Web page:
This isn’t the first time Milwaukee Chamber Theater has launched a production of Kenneth Lonergan’s 2001 play, Lobby Hero. But the interpretation of the main character, a security guard whose actions don’t exactly make him a “hero,” is vastly different than what was presented in its original production.
When MCT opened its production more than a dozen years ago, Lobby Hero was the launchpad for a now-familiar local actor, Gerard Neugent. He played Jeff the security guard as a hilarious scapegoat and unavoidable ally (because he has to physically stay at his desk in the lobby). The overall effect, if memory serves, was that of a true comedy. But that current version demonstrates that there’s much more in the playwright’s message. The current version is a much more thoughtful look at the lives of working-class New Yorkers. The play is still funny – to be sure – but it demands that audience members ask themselves, “what would I do in the same situation?”
Lobby Hero premiered Off-Broadway at two different theaters in 2001; a more recent New York production came in 2011 at the T. Schreiber Studio and Theater in Chelsea. The play is set in New York, and some of the humor is clearly aimed at New York audiences.
The plot points in Lonergan’s play are timeless. There’s William, a black supervisor of the security firm hired by a mid-level Manhattan apartment building. When talking to Jeff, William (played with appropriate stiffness by Di’Monte Henning) proudly announces that he is the youngest person in the firm’s history to be named a “captain” (i.e., supervisor). This statement fails have the desired effect of impressing Jeff (Chris Klopatek). A slacker in his mid-twenties, Jeff is more interested in regaining his own dignity and independence. Heavy gambling losses forced him into debt and landed him a spare bedroom in his brother’s house. He sees his security job as a short-term fix to get him out of debt and into his own place.
Given that the entire play takes place in the late evening, it’s not surprising that the other two characters are beat cops assigned to Jeff’s building. The older cop, Bill (Andrew Edwin Voss) has become friends over the years with William, whom he often encounters while on his beat. Accompanying Bill is an attractive female rookie, Dawn (Sara Zientek). Only a few months out of the police academy, Dawn has learned that having an older and well-respected male partner has its advantages (as well as its pitfalls, she soon discovers).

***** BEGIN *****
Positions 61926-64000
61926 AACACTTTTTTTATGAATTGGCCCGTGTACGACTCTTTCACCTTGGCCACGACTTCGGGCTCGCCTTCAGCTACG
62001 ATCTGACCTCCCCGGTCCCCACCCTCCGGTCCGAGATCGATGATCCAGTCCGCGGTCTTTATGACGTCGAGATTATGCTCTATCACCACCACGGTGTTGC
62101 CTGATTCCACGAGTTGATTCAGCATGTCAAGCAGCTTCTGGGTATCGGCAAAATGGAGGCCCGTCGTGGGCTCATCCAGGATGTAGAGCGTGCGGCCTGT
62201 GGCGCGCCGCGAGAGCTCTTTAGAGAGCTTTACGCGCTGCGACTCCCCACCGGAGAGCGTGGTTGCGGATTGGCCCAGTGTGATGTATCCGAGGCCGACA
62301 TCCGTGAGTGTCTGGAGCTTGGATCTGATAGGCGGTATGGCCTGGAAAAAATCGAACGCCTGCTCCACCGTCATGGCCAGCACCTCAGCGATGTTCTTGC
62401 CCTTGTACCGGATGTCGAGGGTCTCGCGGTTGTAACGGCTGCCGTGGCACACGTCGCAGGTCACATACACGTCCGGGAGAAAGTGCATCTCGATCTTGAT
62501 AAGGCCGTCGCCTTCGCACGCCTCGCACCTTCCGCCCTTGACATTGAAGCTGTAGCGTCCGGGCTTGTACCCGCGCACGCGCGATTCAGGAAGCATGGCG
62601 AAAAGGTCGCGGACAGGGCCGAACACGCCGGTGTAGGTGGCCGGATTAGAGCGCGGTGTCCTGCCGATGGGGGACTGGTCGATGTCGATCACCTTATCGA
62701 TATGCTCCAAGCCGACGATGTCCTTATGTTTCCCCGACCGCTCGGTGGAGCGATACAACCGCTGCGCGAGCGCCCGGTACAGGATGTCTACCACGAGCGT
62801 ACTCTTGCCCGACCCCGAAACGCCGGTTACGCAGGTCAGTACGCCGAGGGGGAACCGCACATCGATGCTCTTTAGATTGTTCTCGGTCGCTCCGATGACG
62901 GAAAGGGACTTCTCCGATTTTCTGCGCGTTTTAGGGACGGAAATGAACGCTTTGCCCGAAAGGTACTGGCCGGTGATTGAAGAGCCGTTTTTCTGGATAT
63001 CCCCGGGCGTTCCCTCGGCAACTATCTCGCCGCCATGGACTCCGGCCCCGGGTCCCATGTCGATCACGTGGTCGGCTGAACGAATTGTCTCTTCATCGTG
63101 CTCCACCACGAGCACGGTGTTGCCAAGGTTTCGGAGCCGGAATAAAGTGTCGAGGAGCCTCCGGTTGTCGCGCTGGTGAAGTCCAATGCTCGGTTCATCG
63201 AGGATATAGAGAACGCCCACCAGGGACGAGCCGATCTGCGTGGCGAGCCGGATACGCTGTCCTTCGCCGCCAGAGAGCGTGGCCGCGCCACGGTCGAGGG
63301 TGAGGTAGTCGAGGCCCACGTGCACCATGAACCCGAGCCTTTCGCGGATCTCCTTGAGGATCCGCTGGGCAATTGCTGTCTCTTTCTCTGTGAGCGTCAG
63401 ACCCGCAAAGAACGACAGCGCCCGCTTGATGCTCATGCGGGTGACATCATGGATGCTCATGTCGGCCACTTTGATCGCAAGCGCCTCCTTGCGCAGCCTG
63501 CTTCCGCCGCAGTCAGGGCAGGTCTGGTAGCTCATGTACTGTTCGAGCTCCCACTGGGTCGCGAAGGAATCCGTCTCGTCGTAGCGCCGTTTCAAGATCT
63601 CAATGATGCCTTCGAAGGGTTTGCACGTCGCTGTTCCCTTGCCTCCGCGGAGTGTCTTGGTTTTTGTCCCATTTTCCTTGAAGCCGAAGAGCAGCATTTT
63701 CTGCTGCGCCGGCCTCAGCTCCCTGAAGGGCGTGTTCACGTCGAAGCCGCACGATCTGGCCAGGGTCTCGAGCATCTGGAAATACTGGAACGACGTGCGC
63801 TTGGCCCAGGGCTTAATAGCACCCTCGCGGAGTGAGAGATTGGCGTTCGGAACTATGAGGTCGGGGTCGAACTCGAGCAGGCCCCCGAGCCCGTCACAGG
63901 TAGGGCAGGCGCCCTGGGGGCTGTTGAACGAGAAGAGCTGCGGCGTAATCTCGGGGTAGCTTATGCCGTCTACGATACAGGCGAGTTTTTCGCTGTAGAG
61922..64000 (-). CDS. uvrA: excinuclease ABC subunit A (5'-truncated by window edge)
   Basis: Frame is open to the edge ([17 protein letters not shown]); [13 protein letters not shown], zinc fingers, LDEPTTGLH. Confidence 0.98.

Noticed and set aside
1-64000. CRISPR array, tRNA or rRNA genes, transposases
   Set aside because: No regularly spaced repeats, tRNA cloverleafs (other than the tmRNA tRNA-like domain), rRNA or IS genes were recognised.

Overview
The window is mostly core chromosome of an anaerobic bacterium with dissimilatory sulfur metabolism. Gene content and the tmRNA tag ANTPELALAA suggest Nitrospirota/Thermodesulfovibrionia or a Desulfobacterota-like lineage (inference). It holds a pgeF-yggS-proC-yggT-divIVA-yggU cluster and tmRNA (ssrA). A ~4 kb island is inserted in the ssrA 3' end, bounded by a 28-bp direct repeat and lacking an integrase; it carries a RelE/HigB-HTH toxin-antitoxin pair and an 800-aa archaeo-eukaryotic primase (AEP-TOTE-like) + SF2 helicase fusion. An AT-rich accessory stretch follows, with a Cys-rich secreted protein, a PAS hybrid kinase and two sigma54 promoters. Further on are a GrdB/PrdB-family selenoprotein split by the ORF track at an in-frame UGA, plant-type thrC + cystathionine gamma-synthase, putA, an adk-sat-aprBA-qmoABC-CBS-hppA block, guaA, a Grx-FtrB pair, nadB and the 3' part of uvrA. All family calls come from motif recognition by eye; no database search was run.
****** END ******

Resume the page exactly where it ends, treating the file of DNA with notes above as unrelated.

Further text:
All of the characters face moral and ethical dilemmas that intersect during the two and one-half hour play. William, who claims to be invested in honesty and moral integrity, is put on the spot by a ne’er-do-well brother who has implicated William as an alibi for a heinous crime the brother has probably committed. In Henning’s strong performance, we see William struggle with telling the truth while at the same time fearing that his brother won’t get a fair trial – just because he’s black and too poor to hire a “good lawyer.” In this case, the stakes are high: a young nurse is murdered in a botched hospital pharmacy robbery. Since William has “no one to talk to” about the situation, he confides in Jeff. This is a mistake, as Jeff is not one who is able to keep confidences or even say the right thing.
The first instance of Jeff’s poor judgement comes soon after the police officers enter Jeff’s apartment building. Bill tells his young partner to wait in the lobby while he “visits a friend upstairs.” Jeff is all too eager to impress the rookie by telling her what Bill is probably doing up there with the female tenant. Jeff has no idea that the rookie also has had some off-duty, romantic interludes with Bill, a married man. Although Jeff realizes his comments have the exact opposite effect on the female officer than he intended, it fails to wake him up about keeping his mouth shut. Jeff knows too much about what is happening in the building and also with his supervisor, and he passes time by sharing the information with all the wrong people. Still, actor Chris Klopatek (as Jeff) manages to maintain the audience’s sympathy despite his obvious flaws. Who among us hasn’t unintentionally “spilled the beans” during a lull in conversation?
In his further attempts to impress Dawn, he tells her he wants to rise in the ranks as an advertising executive. However, Dawn has her own future to worry about. Recently, she made a split-second decision to use her baton to break up a fight between two drunks outside a bar. The man subsequently was rushed to the hospital, and Dawn fears he is going to permanently lose sight in one eye. And, since she is still on probation, this incident may end her career if her partner doesn’t back up her version. (In this delicately woven performance, Zientek both shuns and accepts her femininity).
As the senior cop who seems to be holding all the cards (at least for a while), Andrew Edwin Voss is so realistic in his movements, speech and mannerisms that one wonders whether his past actually included police officer training. Voss and Zientek are to be commended for maintaining a palpable tension between them. It also should be noted that they are the only cast members who attempt a Lower East Side New York accent.
Director C. Michael Wright, the company’s producing director, keeps the audience so tightly focused on the progress of the characters’ difficult scenarios that the audience almost feels cheated when the play ends without any resolution. That’s the mark of a good play, and it’s one reason this production is a not-to-be-missed event.